Posted by: livingscripture | February 27, 2016

Second Saturday of Lent

 

 

From the Word of the Day

When he was still a long way off, his father caught sight of him, and was filled with compassion.  He ran to his son, embraced him and kissed him.                         (Luke 15: 20-21)                                

How should we live this WordProdigal son

 Along the centuries, this Word of Jesus has been told, commented, represented in art, and has moved women and men in the whole world, above all in those who had been far from home.  The parable is an exaltation, a defense of God’s mercy toward sinners.  It is a hymn of joy that celebrates the happiness of those who have found what they lost.

“A man had two sons”.  This is how the story begins; it is the story of always.  “The younger son said to the father”.  Here is a young man who manifests an attitude that is very frequent today because he says to the father, “give me the share of your estate that should come to me”.  It is the sin of pretending to be self-sufficient.  What strikes us in this first part of the text is the silence of the father.  He is a Father respectful of your freedom, who annuls himself in the face of your choice.  The story continues by placing the son at the center with his dramatic experience that leads him to decide to return to the father, in fear and shame.  But ‘when he was still far off…”his father sees him.  To make us understand better, the evangelist uses two verbs, verbs of love.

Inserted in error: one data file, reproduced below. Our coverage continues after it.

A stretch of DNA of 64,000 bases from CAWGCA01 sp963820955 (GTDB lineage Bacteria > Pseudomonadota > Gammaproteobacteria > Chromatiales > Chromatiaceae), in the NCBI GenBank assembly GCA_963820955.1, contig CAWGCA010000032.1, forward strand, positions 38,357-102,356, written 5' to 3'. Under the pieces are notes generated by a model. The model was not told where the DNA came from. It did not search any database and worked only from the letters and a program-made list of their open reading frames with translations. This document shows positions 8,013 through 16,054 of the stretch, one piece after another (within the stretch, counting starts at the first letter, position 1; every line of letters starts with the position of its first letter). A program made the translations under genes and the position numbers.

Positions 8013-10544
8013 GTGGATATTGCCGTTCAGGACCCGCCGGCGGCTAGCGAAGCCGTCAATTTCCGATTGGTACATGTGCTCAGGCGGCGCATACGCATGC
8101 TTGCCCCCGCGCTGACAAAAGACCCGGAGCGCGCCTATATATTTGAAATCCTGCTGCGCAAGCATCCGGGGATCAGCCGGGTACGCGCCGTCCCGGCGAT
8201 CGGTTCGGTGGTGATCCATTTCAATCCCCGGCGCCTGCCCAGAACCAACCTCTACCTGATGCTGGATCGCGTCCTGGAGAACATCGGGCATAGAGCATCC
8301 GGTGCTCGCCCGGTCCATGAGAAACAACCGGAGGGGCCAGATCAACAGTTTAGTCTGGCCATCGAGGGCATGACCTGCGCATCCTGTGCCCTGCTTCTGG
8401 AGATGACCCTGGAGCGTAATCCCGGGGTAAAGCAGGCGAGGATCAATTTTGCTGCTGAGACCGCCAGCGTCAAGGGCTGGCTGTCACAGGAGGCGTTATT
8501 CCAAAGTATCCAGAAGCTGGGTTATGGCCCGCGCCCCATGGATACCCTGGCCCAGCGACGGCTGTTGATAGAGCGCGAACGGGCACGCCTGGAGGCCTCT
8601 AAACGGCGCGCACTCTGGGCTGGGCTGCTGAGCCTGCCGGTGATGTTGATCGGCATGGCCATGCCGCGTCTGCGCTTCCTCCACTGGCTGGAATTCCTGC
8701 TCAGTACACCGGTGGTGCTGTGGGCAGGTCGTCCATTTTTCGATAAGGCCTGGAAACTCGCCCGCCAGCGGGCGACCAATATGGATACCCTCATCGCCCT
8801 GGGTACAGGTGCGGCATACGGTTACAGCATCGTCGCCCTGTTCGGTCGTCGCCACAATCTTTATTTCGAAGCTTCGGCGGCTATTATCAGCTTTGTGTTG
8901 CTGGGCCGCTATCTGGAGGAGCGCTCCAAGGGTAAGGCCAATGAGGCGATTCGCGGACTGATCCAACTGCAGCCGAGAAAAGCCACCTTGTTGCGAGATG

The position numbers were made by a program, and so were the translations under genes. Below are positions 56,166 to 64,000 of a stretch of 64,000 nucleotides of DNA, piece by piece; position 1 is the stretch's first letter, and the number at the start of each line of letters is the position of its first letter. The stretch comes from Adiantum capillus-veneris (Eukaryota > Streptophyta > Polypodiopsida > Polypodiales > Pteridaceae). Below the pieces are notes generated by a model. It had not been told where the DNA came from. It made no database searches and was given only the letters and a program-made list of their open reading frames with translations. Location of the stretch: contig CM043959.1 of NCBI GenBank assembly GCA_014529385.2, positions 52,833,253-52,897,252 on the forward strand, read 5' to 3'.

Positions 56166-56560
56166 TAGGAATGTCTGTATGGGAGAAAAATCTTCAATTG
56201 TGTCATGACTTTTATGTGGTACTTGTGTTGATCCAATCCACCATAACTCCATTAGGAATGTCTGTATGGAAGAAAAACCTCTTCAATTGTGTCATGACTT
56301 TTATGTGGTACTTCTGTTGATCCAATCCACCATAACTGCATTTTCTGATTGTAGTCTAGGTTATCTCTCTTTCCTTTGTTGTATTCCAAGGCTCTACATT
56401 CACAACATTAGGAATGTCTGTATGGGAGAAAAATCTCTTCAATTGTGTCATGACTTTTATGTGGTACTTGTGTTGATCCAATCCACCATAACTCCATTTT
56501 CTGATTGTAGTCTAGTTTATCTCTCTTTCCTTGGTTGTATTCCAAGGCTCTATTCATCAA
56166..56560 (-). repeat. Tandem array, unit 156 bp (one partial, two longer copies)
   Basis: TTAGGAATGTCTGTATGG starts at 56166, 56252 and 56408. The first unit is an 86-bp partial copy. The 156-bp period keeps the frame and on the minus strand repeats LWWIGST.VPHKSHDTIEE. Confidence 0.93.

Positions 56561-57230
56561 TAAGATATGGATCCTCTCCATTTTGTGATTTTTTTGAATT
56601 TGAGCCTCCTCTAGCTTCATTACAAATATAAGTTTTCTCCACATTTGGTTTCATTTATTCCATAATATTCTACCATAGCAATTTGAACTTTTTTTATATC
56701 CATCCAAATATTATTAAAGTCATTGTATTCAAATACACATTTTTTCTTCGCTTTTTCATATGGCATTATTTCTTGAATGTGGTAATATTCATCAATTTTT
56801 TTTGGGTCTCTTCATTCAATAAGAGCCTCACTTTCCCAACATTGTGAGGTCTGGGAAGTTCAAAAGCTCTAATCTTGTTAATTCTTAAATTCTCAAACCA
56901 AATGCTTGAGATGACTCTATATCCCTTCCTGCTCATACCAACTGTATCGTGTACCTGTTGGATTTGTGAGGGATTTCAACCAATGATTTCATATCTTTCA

However far he is, the Father always sees him.  There is no obscurity or darkness that can take him from his sight.  The eye is the organ of the heart, bringing it the object of its desire.  The look of God toward the sinner is tender and benevolent like that of a mother toward her sick child; he was filled with compassion.  This is the verb that defines the figure of the father.  “Filled with compassion” means, “he was deeply moved”.  Literally, it says, ‘he was struck in his entrails’.  Thus, Luke attributes to this father, the sentiments of a mother.

In my pause for silent contemplation, I will kneel at the feet of the Father and I will thank Him for the love with which he waits for me when I am far from home.

Dear Father, thank You for loving me so much!

The Voice of St. Augustine in his Confessions

Run, I will hold you up (Isaiah 46:4); and I will lead you to the finish line, and there, I will still hold you up.

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